msg158337 - (view) Author: Kristján Valur Jónsson (kristjan.jonsson) * (Python committer) Date: 2012-04-15 14:43
a = map(add, a, b) also crashes this.
 a = chain(a, b) also.
If, by "provisions" you speak of sys.max_recursion_depth, that is only invoked when executing "python" code.  What's happening here is just simple c recursion trough function pointers, ending in stack overflow, at least on Windows:


>	python33_d.dll!chain_next(chainobject * lz)  Line 1811 + 0x6 bytes	C
 	python33_d.dll!PyIter_Next(_object * iter)  Line 2741 + 0xf bytes	C
 	python33_d.dll!chain_next(chainobject * lz)  Line 1823 + 0xc bytes	C
 	python33_d.dll!PyIter_Next(_object * iter)  Line 2741 + 0xf bytes	C
 	python33_d.dll!chain_next(chainobject * lz)  Line 1823 + 0xc bytes	C
 	python33_d.dll!PyIter_Next(_object * iter)  Line 2741 + 0xf bytes	C
msg158338 - (view) Author: Antoine Pitrou (pitrou) * (Python committer) Date: 2012-04-15 14:53
> a = map(add, a, b) also crashes this.
>  a = chain(a, b) also.
> If, by "provisions" you speak of sys.max_recursion_depth, that is only
> invoked when executing "python" code.

There's nothing that prevents it from protecting C code.
msg158342 - (view) Author: Raymond Hettinger (rhettinger) * (Python committer) Date: 2012-04-15 16:47
[Kristján]
> a = map(add, a, b) also crashes this.
> ...  What's happening here is just simple c recursion 
> trough function pointers, ending in stack overflow, ...

Thanks for the analysis.  ISTM, this bug report is getting less and less interesting (or at least, less actionable without heavy-handed interventions in multiple tools).

One other thought, the OPs isn't really recursive in the sense of a function calling itself repeatedly.  Instead, the OPs explicitly creates a heavily nested pile of distinct iterator objects and then runs the entire chain.  This isn't much different from someone writing:  os.system('cat somefile | ' + ' | '.join(['sort']*100000)).

The existing sys.max_recursion_depth was put in as a defense against the relatively common mistake of users writing a recursive function and getting the termination code wrong.   I don't think that logic would apply to intentionally deeply nested data structures or iterators.

Stackoverflows in C are hard to protect against.  We could take every iterator and set some limits on it, but that would be heavy handed and likely do more harm than good (C iterators have been around almost a decade and haven't done fine in the wild.  The itertools in particular were designed to gain speed through by-passing the eval-loop.  Slowing them down would be counter to their primary use case.)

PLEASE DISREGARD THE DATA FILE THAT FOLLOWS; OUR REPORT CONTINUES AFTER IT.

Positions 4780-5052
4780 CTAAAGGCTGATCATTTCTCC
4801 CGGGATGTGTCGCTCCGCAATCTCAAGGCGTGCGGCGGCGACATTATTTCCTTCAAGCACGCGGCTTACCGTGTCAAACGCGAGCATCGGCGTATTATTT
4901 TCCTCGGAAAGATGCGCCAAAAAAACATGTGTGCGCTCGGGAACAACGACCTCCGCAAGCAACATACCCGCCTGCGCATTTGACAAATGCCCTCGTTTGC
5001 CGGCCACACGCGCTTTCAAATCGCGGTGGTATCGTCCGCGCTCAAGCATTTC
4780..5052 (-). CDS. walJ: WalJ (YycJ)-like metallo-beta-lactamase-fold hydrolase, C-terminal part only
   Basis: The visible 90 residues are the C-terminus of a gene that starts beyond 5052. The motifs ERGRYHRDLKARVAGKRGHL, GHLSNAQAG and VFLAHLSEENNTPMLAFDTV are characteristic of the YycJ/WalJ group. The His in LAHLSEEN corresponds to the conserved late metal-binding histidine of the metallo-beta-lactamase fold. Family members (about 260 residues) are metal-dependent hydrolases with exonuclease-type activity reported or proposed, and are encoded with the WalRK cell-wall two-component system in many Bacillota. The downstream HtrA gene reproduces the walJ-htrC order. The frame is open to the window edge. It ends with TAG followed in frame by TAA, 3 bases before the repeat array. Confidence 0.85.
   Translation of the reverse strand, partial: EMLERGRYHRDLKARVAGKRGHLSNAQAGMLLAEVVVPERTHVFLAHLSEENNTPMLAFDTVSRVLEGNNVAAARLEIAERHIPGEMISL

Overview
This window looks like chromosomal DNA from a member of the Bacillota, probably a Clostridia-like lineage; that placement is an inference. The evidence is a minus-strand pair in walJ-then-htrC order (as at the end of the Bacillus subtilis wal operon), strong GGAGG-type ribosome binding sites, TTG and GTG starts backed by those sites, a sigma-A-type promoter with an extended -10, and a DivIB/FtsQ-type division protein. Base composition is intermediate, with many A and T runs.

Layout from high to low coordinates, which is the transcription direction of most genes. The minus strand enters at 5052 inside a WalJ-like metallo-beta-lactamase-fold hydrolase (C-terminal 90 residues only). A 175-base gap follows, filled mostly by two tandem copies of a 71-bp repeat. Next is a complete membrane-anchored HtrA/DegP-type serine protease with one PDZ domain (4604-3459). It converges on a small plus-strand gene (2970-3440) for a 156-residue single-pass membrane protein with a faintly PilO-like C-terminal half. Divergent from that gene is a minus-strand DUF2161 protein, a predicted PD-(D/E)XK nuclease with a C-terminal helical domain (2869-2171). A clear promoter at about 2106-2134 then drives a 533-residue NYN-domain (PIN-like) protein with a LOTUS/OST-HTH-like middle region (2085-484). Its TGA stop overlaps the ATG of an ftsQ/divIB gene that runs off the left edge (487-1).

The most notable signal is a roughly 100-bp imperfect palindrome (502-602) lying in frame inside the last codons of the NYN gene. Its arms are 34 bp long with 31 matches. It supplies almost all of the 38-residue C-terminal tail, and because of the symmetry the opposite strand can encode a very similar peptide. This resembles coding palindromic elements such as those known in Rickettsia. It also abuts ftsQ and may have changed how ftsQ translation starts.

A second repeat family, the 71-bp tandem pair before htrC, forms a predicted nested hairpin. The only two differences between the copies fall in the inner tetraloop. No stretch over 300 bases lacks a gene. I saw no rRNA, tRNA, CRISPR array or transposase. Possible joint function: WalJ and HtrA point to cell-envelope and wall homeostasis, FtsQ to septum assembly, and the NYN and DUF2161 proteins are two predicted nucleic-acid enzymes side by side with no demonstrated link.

msg158343 - (view) Author: Antoine Pitrou (pitrou) * (Python committer) Date: 2012-04-15 17:07
> The existing sys.max_recursion_depth was put in as a defense against
> the relatively common mistake of users writing a recursive function
> and getting the termination code wrong.   I don't think that logic
> would apply to intentionally deeply nested data structures or
> iterators.

Well, we have a history of trying to fix crashers, even when they only
occur in weird cases.

> Stackoverflows in C are hard to protect against.

We could simply re-use the existing infrastructure.
msg158350 - (view) Author: Terry J. Reedy (terry.reedy) * (Python committer) Date: 2012-04-15 18:32
[Raymond: I presume you meant that C iterators have not been a problem in the wild and have done fine.]

The RuntimeError message "maximum recursion depth exceeded" is not exactly correct. As Kristján implied in his first message, what has been reached is the maximum call stack or nested call depth. It happens to be that recursive calls are the easiest way to do that, but Python makes it somewhat easy to dynamically generate thousands of different callables making thousands of non-recursive nested calls. (A static expression with even 100 nested calls fails compilation with a MemoryError (3.2.3).)
msg158352 - (view) Author: Antoine Pitrou (pitrou) * (Python committer) Date: 2012-04-15 18:48
> It happens to be that recursive calls are the easiest way to do that,
> but Python makes it somewhat easy to dynamically generate thousands of
> different callables making thousands of non-recursive nested calls.

That's a rather pointless discussion of terminology, IMHO.
msg158357 - (view) Author: Kristján Valur Jónsson (kristjan.jonsson) * (Python committer) Date: 2012-04-15 19:25
On the other hand, Antoine is correct in that we _could_ use the existing infrastructure and count PyIter_Next() as a recursion in the same way as entering the ceval loop is a recursion.  Extra checking in there would hardly slow down the execution much.  (but it would have to do its job only when invoking a "c" implemented iternext routine...)